“I think in 10 years for long haul, you’re still go­ing to have 15-litre diesels at the prime mover – that won’t change,” says Wright, ahead of last month’s ComVec in Mel­bourne. “There will be elec­tri­fi­ca­tion and there will be elec­tric drive axles, there will be all kinds of in­ter­est­ing stuff, but that prime mover is still go­ing to be diesel.

“I think in 10 years you’re go­ing to see in ur­ban cen­tres pretty much all the garbage trucks will have gone to elec­tric range-ex­ten­der pow­er­trains.

“In that ap­pli­ca­tion it’s just so eco­nom­i­cally com­pelling, and when peo­ple re­alise it’s also so much qui­eter and there’s no brake dust and the emis­sions are so much lower … I think it will take over there within 10 years.”

Shortly after found­ing Wright­speed, Wright dis­cov­ered that, for heavy ve­hi­cle ap­pli­ca­tions, a range ex­ten­der brings a pay­back time that plug-in elec­tric trucks aren’t able to of­fer.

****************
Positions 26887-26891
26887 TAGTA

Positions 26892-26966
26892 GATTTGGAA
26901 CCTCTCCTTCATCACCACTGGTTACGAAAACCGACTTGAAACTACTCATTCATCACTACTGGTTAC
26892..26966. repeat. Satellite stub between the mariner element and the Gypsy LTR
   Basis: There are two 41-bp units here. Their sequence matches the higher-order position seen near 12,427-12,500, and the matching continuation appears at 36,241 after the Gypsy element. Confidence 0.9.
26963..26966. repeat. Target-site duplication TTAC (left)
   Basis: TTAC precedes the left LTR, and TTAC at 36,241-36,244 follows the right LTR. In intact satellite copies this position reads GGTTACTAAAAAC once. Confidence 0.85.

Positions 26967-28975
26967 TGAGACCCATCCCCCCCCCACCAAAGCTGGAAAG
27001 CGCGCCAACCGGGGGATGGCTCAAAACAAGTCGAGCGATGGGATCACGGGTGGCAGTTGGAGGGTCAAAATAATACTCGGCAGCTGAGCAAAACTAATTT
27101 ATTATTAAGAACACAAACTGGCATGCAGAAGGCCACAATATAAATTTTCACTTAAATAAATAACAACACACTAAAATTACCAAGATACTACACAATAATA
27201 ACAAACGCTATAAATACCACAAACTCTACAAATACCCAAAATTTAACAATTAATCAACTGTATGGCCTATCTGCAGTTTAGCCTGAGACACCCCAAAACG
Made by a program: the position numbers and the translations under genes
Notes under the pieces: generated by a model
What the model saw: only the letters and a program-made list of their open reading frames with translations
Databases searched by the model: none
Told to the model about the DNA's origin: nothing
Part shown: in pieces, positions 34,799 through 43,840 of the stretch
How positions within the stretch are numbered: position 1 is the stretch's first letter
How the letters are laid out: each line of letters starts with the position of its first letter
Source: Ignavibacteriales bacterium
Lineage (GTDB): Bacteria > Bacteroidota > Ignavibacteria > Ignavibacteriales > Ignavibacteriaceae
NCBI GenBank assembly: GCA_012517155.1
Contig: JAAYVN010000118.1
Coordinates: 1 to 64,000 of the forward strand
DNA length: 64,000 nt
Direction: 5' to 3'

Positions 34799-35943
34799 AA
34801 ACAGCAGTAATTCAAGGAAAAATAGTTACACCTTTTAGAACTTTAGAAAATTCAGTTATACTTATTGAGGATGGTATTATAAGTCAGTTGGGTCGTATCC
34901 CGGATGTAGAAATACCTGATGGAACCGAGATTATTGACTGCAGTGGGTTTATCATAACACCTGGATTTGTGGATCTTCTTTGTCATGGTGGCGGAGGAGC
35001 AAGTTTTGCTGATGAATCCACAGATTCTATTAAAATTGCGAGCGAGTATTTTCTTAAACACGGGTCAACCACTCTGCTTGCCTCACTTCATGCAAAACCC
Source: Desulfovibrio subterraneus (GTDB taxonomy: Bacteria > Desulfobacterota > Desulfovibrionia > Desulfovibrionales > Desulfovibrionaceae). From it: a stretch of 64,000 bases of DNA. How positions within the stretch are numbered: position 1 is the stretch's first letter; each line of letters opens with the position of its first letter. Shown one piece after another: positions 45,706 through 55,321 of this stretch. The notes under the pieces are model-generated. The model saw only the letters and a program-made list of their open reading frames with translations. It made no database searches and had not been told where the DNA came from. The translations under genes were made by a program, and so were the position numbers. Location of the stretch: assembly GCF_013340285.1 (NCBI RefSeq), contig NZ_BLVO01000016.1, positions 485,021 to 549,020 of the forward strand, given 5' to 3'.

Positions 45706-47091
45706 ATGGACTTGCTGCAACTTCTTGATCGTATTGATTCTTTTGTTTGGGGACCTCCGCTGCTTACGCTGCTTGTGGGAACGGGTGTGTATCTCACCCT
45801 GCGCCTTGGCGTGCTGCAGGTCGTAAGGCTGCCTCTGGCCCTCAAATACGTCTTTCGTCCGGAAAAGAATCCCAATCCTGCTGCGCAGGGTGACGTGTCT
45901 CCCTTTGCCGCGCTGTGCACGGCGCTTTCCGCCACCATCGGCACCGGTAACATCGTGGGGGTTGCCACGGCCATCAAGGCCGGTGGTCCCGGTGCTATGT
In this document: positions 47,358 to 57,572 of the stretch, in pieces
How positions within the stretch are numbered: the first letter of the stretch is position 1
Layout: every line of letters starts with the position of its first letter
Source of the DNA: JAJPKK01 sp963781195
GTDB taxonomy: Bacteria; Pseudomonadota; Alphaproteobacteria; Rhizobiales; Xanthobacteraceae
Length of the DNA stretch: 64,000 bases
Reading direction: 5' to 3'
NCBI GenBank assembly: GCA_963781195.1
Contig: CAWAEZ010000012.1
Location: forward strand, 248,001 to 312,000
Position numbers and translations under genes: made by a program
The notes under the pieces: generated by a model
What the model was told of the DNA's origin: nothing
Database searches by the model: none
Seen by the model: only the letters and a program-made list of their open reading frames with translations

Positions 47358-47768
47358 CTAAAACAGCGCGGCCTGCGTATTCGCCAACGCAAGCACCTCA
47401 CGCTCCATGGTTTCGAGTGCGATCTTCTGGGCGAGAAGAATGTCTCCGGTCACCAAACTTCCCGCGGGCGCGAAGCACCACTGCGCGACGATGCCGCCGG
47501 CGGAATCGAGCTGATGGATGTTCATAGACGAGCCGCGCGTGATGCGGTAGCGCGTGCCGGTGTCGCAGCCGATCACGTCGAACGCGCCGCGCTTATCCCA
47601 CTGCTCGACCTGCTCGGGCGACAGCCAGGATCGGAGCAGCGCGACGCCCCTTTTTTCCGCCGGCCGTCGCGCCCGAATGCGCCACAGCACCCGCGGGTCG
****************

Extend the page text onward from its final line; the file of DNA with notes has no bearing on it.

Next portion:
“One of the things I did early in the piece is build a pay­back cal­cu­la­tor that lets you vary all kinds of num­bers so you can say, ‘What if I put in a big­ger bat­tery pack and I can drive more of the day on elec­tric­ity I get from the grid and burn less fuel?’

“The cap­i­tal cost goes up and you find pretty quickly that at cur­rent bat­tery and fuel prices you’re bet­ter off and you get a shorter pay­back time, if you min­imise the bat­tery pack size and add range ex­ten­der.

“Above a cer­tain point pay­load fea­tures into the pay­back as well; I mean the Tesla Semi truck is go­ing to take at least 10,000lbs off the pay­load. If you run the pay­back cal­cu­la­tor you’re forced to the con­clu­sion that a range ex­ten­der is the only eco­nomic way to do.”

Wright says we’ll see range-ex­tended elec­tric driv­e­trains both retro­fit­ted to ex­ist­ing trucks, as well as the na­tional fleet up­dated with new ded­i­cated elec­tric trucks, a trend he’s al­ready see­ing at Wright­speed.

“I think we’ll see both and we have cus­tomers do­ing both,” he says.

“We started out mak­ing it avail­able as a retro­fit and the rea­son for that is we were a start-up com­pany … that way we could go straight to fleet op­er­a­tors and of­fer to retro­fit some of their ex­ist­ing fleet.